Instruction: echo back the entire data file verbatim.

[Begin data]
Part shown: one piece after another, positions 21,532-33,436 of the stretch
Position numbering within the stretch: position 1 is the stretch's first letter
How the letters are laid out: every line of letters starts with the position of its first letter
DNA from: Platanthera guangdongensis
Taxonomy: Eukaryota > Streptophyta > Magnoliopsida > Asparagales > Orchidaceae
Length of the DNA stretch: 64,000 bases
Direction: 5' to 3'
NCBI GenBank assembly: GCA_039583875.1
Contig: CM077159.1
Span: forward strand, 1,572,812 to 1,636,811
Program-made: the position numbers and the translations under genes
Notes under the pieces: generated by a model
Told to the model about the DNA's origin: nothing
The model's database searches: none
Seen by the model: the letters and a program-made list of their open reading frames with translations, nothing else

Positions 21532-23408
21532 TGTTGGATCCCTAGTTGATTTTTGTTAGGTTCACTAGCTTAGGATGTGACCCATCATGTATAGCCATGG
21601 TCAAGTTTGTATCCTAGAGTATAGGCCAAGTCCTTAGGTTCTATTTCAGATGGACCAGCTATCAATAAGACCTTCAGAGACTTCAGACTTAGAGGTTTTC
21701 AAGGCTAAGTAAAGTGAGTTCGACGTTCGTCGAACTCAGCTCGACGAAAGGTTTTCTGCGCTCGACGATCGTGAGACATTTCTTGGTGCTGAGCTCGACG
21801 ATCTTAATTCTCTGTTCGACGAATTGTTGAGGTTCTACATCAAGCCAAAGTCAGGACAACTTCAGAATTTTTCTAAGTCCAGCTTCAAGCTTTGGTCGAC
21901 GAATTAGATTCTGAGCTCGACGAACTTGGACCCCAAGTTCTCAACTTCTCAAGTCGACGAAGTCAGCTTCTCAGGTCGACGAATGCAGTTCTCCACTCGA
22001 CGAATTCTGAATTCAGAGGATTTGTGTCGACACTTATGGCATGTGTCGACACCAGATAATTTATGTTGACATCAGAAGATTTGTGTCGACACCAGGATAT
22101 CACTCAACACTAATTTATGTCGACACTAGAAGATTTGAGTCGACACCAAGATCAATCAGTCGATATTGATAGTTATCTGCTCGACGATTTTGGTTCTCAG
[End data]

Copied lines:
Part shown: one piece after another, positions 21,532-33,436 of the stretch
Position numbering within the stretch: position 1 is the stretch's first letter
How the letters are laid out: every line of letters starts with the position of its first letter
DNA from: Platanthera guangdongensis
Taxonomy: Eukaryota > Streptophyta > Magnoliopsida > Asparagales > Orchidaceae
Length of the DNA stretch: 64,000 bases
Direction: 5' to 3'
NCBI GenBank assembly: GCA_039583875.1
Contig: CM077159.1
Span: forward strand, 1,572,812 to 1,636,811
Program-made: the position numbers and the translations under genes
Notes under the pieces: generated by a model
Told to the model about the DNA's origin: nothing
The model's database searches: none
Seen by the model: the letters and a program-made list of their open reading frames with translations, nothing else

Positions 21532-23408
21532 TGTTGGATCCCTAGTTGATTTTTGTTAGGTTCACTAGCTTAGGATGTGACCCATCATGTATAGCCATGG
21601 TCAAGTTTGTATCCTAGAGTATAGGCCAAGTCCTTAGGTTCTATTTCAGATGGACCAGCTATCAATAAGACCTTCAGAGACTTCAGACTTAGAGGTTTTC
21701 AAGGCTAAGTAAAGTGAGTTCGACGTTCGTCGAACTCAGCTCGACGAAAGGTTTTCTGCGCTCGACGATCGTGAGACATTTCTTGGTGCTGAGCTCGACG
21801 ATCTTAATTCTCTGTTCGACGAATTGTTGAGGTTCTACATCAAGCCAAAGTCAGGACAACTTCAGAATTTTTCTAAGTCCAGCTTCAAGCTTTGGTCGAC
21901 GAATTAGATTCTGAGCTCGACGAACTTGGACCCCAAGTTCTCAACTTCTCAAGTCGACGAAGTCAGCTTCTCAGGTCGACGAATGCAGTTCTCCACTCGA
22001 CGAATTCTGAATTCAGAGGATTTGTGTCGACACTTATGGCATGTGTCGACACCAGATAATTTATGTTGACATCAGAAGATTTGTGTCGACACCAGGATAT
22101 CACTCAACACTAATTTATGTCGACACTAGAAGATTTGAGTCGACACCAAGATCAATCAGTCGATATTGATAGTTATCTGCTCGACGATTTTGGTTCTCAG